Where were you when the world stopped turning? September 11. 2001 is a day that will forever be remembered, or it should be. It lives as our generation's Pearl Harbor. Everyone remembers where they were and what they were doing when they heard about the Towers falling. Memory a memory was born that day, both horrific and beautiful. A song was also born from the event.
I, like so many others, remember where I was September 11, 2001. It was my first day of 4th grade. School had started late that year due to construction. I didn't find out what was happening until I got home, but we all knew something was wrong during the school day. I remember hearing teachers whispering and crying out in the hallway. There was a hush that seemed to wash over the whole school. There was something in the air that even an 8 year old could sense.
Even when I did find out the details of what happened that fateful morning, I didn't quite understand. I didn't know what it meant nor how to process what I felt. September 11, 2001 was the day I first realized that the world wasn't safe, that really awful things could happen to innocent people. I didn't know how to deal with that. I remember listening to the adults around me expressing anger, bewilderment, and grief. I remember my grandmother worrying aloud that the country might enter another world war (she'd lived through one already). I stared at the TV for days and I just couldn't believe that it was real.
Over the years, I've seen a lot of people disparage/look down on Alan Jackson's song "Where Were You When The World Stopped Turning?" I'm not sure why they feel the need to do so. They often say "it's pandering", "it's cheesy", and "it's stupid". I disagree with every fiber of my being. It's a beautifully simple song that comes from a very genuine place. Unlike other songs that were released after the 9/11 attacks, full of bravado and anger, this song was more about quiet bewilderment, sorrow, fear, and a desire to understand what happened and why it happened. This song was for those who were still sitting on the ground, looking around, wondering what happened, who weren't ready to get back up and fight just yet....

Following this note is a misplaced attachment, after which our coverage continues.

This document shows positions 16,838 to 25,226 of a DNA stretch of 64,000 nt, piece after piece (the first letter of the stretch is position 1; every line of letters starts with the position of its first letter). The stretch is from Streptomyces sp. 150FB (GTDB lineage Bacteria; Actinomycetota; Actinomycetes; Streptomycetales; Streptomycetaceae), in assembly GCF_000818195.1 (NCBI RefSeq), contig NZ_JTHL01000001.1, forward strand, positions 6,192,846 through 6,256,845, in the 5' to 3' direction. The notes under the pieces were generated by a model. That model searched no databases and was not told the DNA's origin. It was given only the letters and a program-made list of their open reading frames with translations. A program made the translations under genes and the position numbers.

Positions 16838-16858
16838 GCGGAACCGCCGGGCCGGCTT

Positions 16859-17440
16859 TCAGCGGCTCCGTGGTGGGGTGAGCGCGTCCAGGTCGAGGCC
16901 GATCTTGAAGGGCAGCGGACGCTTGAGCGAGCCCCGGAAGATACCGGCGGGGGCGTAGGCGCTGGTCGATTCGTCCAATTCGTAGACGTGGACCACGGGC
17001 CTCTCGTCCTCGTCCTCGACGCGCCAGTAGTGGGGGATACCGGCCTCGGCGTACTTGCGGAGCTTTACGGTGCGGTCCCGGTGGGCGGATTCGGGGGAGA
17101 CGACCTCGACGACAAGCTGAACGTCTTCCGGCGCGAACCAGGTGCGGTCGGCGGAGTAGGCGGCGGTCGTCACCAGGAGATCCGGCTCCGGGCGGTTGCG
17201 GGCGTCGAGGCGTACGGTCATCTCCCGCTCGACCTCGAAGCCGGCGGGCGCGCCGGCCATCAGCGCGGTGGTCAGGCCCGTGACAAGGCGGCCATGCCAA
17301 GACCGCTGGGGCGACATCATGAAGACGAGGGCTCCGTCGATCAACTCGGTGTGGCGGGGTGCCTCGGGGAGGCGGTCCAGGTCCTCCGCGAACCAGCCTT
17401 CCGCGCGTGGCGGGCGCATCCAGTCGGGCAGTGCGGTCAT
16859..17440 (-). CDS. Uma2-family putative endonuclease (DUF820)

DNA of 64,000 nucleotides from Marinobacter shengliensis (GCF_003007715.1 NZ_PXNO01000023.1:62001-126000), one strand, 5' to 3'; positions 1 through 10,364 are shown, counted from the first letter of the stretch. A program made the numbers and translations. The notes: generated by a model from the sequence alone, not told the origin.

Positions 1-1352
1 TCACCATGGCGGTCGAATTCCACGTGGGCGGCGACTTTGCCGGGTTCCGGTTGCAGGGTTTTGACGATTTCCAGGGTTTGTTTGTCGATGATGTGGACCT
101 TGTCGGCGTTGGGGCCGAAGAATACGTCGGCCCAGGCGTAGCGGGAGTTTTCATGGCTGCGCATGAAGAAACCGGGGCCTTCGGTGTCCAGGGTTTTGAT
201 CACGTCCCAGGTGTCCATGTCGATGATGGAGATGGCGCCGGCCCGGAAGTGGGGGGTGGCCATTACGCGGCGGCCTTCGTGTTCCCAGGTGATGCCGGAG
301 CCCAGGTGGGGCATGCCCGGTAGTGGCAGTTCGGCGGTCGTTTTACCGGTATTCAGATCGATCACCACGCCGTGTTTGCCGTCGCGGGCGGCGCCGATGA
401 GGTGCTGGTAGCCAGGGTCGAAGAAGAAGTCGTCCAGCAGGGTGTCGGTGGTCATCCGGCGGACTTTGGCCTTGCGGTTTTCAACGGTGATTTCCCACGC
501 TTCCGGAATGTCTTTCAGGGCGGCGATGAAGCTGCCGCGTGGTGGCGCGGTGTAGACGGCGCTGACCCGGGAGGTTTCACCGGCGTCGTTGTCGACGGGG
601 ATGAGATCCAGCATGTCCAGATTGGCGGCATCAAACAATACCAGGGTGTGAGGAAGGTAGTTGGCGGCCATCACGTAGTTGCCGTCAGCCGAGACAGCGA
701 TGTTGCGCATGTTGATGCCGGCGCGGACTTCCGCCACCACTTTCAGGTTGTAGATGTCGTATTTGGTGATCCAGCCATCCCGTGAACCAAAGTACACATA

For an 8 year old girl, who didn't know how to process what happened, this song was a blessing. It was the first "commentary" on the attacks that I could understand and relate to. Here is a song that presents a grown adult admitting that he doesn't know much about politics and such, as well as trying to process how we all felt that day. Jackson presented it in such a simple but powerful way, that the song truly did speak to so many people, of all ages. The depth of the song doesn't come from the lyrics, but from the heart of the deliverer/author.
"Where Were You When The World Stopped Turning" told an 8 year old girl that it was Ok if you did not understand or know everything what was going on. It also told us all that we could feel whatever it is we felt, and that we were not alone in our feelings. For that, I am grateful to Mr. Jackson.
And to all those snobs that hate on and stick their noses up at that song, I'd recommend finding something more productive and positive to do with your lives. Come down off your high horses, and listen with an open mind and heart.
"But I know Jesus, and I talk to God, and I remember this from when I was young: Faith, Hope, and Love are some good things He gave us, and the greatest is Love."
I am a wild rose
who longs to be free,
but I am stuck in this pot
and it seems I’ll never be
I gaze up at the sky
and I see the sun,
I see the birds flying high
and I wish that I was one
But here I am
rooted in the dirt,
dreaming of open spaces
deep in the desert
I am a wild rose
longing to be free,
but alas, I fear
I’ll never be.
~ Written by Liz Austin 2019
Born and raised in Upstate NY, Liz is a freelance writer. She has written for websites, blogs, and magazines for the last 10 years. She works as a freelance writer and editor, as well as a proofreader and beta reader for several authors, all the while working on her first book.